The semester just started but we know you’re already hard at work! Take a moment to stretch your legs and join us down at the Library Service at 2:30pm on Wednesday for a quick study break. Have a cup of tea, a snack, and enjoy a chat with your fellow students!
April 17-23 is National Spring Stress Less Week! Take a moment to breathe deep, go for a stroll, do some stretches, or play a game (don’t forget, we have some at the Library Service Desk!).
We know that this time of year can be overwhelming, so Hirsh Library is here to help!
We’re hosting a study break on Wednesday, 4/20 at 2:30pm. Stretch your legs and head down to the desk to enjoy a cup of tea and a snack. We’ll also have this giant roll of bubble wrap available so you can pop your frustrations away:
In addition, the Wellness Advisor is hosting three great events that you’ll want to check out:
Benefits of Meditation: Wednesday, 4/20 from 2-4pm in Sackler 114
Learn about the benefits of meditation and practice some techniques with Dr. Christina Pastan
Scream for Ice Cream and Therapy Dogs: Thursday, 4/21 from 2:30-4:30pm in the Jaharis Courtyard
Take an ice cream break and relax with some canine companions
Wellness Advisor Drop-In: Friday, 4/22 at 2:30pm in the alcove with the black couches on SK4
Take a study break and enjoy some healthy snacks, coffee or tea, and a chat with the Wellness Advisor
Don’t have time to attend any of the events? Create your own study break! We’ll have origami paper and some relaxing coloring pages available down at the Library Service Desk all week.
The weather is beautiful and finally hot! So that means the last thing we want to do is turn the oven on or spend time laboring over a hot stove. Salads are always a good summer meal option, but why not try a cold soup?
My favorite cold soup is šaltibarščiai, a traditional Lithuanian cold beet soup. It involves a lot of chopping, but overall it’s pretty easy to make. It is also delightful shade of hot pink. I recommend using kefir instead of buttermilk, but you can also omit the eggs and dairy make it vegan-friendly and no less delicious.
Not in the mood to use the stove at all? Martha Stewart’s Avocado, Radish, and Basil Soup is a no-cook recipe–just throw everything in the blender!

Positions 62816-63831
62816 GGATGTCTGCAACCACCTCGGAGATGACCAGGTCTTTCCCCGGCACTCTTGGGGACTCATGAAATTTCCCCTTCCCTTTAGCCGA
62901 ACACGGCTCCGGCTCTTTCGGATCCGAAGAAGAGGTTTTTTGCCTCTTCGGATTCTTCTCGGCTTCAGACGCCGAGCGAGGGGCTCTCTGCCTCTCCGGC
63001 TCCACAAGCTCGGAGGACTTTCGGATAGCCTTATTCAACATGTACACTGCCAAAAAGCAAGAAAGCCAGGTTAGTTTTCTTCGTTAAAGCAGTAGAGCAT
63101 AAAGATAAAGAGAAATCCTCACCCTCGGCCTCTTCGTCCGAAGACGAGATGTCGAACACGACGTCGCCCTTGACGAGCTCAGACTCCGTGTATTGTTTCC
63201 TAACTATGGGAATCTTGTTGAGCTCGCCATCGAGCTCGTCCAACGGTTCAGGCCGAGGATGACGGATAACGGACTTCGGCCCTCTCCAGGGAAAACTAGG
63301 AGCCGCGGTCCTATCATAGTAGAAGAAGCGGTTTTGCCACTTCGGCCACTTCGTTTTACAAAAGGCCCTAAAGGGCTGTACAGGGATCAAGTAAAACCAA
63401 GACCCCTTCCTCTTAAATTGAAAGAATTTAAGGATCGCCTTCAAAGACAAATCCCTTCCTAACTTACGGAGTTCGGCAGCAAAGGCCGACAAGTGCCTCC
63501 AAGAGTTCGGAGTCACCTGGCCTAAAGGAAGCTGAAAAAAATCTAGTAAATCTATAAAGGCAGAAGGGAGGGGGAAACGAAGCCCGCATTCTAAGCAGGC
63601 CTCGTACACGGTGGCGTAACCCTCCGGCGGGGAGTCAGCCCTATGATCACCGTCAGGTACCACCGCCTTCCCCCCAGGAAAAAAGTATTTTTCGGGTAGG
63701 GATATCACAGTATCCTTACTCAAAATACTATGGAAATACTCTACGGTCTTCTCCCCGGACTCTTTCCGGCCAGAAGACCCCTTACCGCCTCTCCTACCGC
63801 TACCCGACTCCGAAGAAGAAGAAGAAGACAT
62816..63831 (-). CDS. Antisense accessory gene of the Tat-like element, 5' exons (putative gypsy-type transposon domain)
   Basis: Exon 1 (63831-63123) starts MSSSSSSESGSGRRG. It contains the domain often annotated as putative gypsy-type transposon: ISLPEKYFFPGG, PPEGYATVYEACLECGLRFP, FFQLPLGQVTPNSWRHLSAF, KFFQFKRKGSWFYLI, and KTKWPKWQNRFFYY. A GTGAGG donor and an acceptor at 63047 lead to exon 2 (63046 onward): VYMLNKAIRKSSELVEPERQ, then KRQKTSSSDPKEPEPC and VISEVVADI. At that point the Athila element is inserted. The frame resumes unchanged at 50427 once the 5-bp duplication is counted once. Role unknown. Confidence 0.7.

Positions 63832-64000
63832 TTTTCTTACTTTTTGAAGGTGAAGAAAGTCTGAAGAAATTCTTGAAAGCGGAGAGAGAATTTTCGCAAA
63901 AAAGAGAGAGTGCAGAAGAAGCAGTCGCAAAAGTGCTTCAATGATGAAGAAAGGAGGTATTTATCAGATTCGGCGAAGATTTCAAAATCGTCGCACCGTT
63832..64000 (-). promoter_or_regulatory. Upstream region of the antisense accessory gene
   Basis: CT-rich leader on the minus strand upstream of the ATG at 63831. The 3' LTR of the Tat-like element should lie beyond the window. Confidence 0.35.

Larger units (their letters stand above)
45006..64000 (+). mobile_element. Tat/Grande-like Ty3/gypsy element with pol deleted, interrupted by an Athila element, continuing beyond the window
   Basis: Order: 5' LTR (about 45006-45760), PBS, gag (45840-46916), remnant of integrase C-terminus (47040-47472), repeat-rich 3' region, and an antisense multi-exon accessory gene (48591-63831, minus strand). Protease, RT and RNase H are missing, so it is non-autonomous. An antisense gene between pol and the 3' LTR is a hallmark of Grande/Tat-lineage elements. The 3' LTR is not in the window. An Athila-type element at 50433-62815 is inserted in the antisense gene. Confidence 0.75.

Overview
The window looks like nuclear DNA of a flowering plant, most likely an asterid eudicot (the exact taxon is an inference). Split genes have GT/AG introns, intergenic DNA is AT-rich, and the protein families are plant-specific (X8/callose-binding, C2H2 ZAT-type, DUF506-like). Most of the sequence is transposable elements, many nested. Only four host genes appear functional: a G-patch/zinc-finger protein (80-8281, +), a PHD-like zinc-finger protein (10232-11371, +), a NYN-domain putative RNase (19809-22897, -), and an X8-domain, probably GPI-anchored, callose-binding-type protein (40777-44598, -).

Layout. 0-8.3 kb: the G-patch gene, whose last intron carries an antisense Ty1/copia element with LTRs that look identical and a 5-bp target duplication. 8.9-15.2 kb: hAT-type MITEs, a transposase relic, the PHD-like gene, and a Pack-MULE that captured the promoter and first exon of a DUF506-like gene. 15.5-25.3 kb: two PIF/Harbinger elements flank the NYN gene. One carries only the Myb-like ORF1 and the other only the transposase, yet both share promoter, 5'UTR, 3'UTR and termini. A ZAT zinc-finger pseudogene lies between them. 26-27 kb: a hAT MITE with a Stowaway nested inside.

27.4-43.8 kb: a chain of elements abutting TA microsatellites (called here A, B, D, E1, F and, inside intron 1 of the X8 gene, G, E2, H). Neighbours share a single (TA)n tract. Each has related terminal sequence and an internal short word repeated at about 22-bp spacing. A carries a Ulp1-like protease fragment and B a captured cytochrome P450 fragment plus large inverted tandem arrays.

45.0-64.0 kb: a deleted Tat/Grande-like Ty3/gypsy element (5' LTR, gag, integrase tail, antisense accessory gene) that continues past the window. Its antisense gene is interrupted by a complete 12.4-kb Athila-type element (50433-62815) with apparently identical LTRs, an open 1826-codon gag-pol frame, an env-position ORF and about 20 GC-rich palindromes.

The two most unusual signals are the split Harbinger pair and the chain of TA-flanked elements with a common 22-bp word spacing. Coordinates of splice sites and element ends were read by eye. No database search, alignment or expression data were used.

There are also cold soups to satisfy your sweet tooth. Try something like this cold berry soup. The ingredients may seem like an odd combination, but they go together surprisingly well.
If you’d prefer solid food, try one of these no-bake desserts.
And for those times when you just can’t beat a craving for a cookie, here are some instructions for making cookies in a pan on your stove. It uses low heat, so shouldn’t warm your kitchen up too much!
We spoke too soon! It would seem that chilly weather is back for a bit. But there’s one benefit to this unwelcome temperature drop: fresh baked goods hot out of the oven are appealing again. And conveniently, there’s a holiday on June 6th that encourages enjoying just that: National Applesauce Cake Day.
Not familiar with it? Neither were we, but it seems that The Internet is. While the origins of National Applesauce Cake Day are unknown, it is agreed that June 6th is the day to celebrate it. The consensus seems to be that it’s a celebration of the humble and delicious Applesauce Cake, which was lauded as a patriotic dessert during World War I and the Depression. It could be easily made at home and was more economical than other types of cakes, since applesauce reduces the amount of butter, sugar, and eggs needed in a recipe.
Easy and cheap? Sounds perfect for a busy student on a budget. Applesauce is also a healthier alternative to oil in a recipe or a vegan-friendly replacement for eggs and butter.
Let us know if you have any recipe suggestions or know of another wacky food-related holiday!
We are pleased to announce the Hirsh Health Sciences Library’s Open Workshop series for Spring semester. Workshops are held in Sackler 510 on Thursdays from 12noon-1pm. To learn more about the Open Workshop series and to register for a workshop visit: http://www.library.tufts.edu/hsl/education/workshops.html Upcoming Open Workshops for January and February: Research BaSiCSsss: Literature Search Skills for D’16 Thursday, January 15, 2015 Ovid: Searching for Evidence & Creating Alerts Thursday, January 22, 2015 PubMed: the Basics Thursday, January 29, 2015 Get that stat! Intro to Major Health Data Sources Thursday, February 05, 2015 Research BaSiCSsss: Literature Search Skills for D’16 Thursday, February 12, 2015, Web of Science Thursday, February 19, 2015 EndNote Thursday, February 26, 2015
Inspired by last week’s post about Healthy Oils, the crew at Hirsh Library is bringing a little Health to your Hanukkah (we are the Health Sciences Library after all). Now, Hanukkah is not the time to extoll the (debatable) virtues of a low-fat diet. How often do you get to actually CELEBRATE oil, anyway? But there are some opportunities to slip some nutritional powerhouses into your eight nights of deliciousness!